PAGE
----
Recently, I decided to take myself off on a journey of self-discovery. To Scotland. Buoyed by the history I re-learned in Outlander, I wanted to pay tribute to my ancestors, learn more about where they came from and understand why they chose to leave and start anew in Australia. My travels exceeded my expectations and I felt humbled by my ancestors’ bravery, sense of adventure and willingness to seek a better life.
Some called my travels and time away from my children indulgent. Others thought I was on a quest to find a Jamie equivalent. But mostly my friends and family were supportive. I needed to restore my faith in the general goodness of others and rediscover my purpose. This went well beyond work and home. This was about life.
One of the most interesting parts of my research into our genealogy was discovering almost all sides of my family originate from Scotland. Aside from a wee dose of Norwegian, English and Irish blood, we are descended from the Scots.
According to a genealogist I encountered in Edinburgh, one branch of my family only moved to Scotland 600 years ago, so it is apparently debatable about the Scottish heritage on that side. I am unsure as to how many more centuries will need to pass before they will be considered Scottish. 😊
I discovered stories of immense courage, about the power of hope and the desire for a better life. I learnt about how many sacrifices were made by so many, that ultimately led to my existence, my current opportunities and those of my children. These giants paved the way for me to have the life that I now enjoy.
My family story is not a unique tale. So many others throughout history have also made sacrifices in the desire to find a better life. Remembering this is important, particularly as we often take our modern-day privileges and opportunities for granted. As celebrated British author Anthony Burgess said,
“it’s always good to remember where you come from and celebrate it. To remember where you come from is part of where you’re going”.
Where are the women?
As I dug deeper into my family history, I found a veritable treasure trove of information on both of my grandfathers and their families. There were plenty of documents, records, photos and newspaper clippings about them. I could easily trace their sides through a variety of means.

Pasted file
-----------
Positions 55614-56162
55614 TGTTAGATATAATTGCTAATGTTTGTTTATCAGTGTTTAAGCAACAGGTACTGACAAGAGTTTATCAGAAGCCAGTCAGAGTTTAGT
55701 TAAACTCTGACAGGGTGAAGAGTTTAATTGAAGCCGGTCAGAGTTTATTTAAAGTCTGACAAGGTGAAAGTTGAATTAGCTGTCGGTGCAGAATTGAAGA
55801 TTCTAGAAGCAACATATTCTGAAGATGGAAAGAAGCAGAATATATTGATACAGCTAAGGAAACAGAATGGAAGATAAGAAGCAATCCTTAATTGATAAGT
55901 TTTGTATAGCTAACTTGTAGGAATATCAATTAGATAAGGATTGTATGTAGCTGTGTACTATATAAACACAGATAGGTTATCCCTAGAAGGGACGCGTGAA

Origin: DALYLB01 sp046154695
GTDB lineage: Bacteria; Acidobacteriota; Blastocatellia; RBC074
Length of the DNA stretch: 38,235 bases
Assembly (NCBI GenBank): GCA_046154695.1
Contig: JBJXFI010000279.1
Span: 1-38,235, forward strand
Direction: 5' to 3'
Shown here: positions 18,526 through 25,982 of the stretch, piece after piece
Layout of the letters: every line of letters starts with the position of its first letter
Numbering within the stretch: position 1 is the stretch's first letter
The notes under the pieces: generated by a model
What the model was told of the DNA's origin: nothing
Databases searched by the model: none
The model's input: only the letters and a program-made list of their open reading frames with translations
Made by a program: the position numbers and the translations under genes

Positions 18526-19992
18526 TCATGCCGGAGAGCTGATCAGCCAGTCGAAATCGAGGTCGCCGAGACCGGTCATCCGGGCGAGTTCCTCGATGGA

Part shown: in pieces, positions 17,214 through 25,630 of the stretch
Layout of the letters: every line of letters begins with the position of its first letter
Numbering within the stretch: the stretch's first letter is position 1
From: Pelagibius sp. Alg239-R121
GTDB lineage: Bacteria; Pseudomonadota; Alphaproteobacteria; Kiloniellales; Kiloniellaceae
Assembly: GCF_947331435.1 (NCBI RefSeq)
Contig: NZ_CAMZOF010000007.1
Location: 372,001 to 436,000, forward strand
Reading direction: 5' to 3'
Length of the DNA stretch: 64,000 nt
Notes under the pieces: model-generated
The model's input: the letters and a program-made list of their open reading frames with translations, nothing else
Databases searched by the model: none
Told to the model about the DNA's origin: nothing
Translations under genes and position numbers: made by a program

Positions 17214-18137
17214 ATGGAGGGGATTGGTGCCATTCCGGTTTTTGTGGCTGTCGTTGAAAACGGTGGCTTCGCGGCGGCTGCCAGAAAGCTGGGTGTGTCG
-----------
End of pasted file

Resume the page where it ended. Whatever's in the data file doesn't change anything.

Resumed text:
My grandmothers and their ancestry proved to be much more challenging. Two things struck me about this. My grandfathers both came from relatively wealthy families, whereas my grandmothers did not. And my grandfathers were (obviously) male.
Raised on a small island in Scotland, my maternal grandmother, Mary Jane, was virtually impossible to find. Her history and that of her mother Margaret mainly constitutes stories passed down to me – documentation is proving to be far more elusive. And yet, their bravery was immense. As I spent time in my Gran’s beloved Rothesay, I marvelled at their decision to travel to Australia. They travelled without a husband and father – my great grandfather did not join them. And yet they prospered and created a life in Australia. Surely this is a story that deserves to be told. Perhaps it was one that they didn’t want to tell? It was a different time and society had different opinions then of strong, independent women. It is different now, right?
As we currently watch decisions about women’s bodies and choices being debated and protested around the globe, I cannot help but wonder how much has changed since Margaret and Mary Jane made that voyage to Australia in 1920. As I reflect on my own career and life, has being outspoken and strong like the Scottish women that I am descended from proven an advantage or disadvantage in a world where mansplaining, gender pay gaps and casual misogyny at work still prevail? Perhaps being courageous as a woman today is still not as celebrated as one would hope.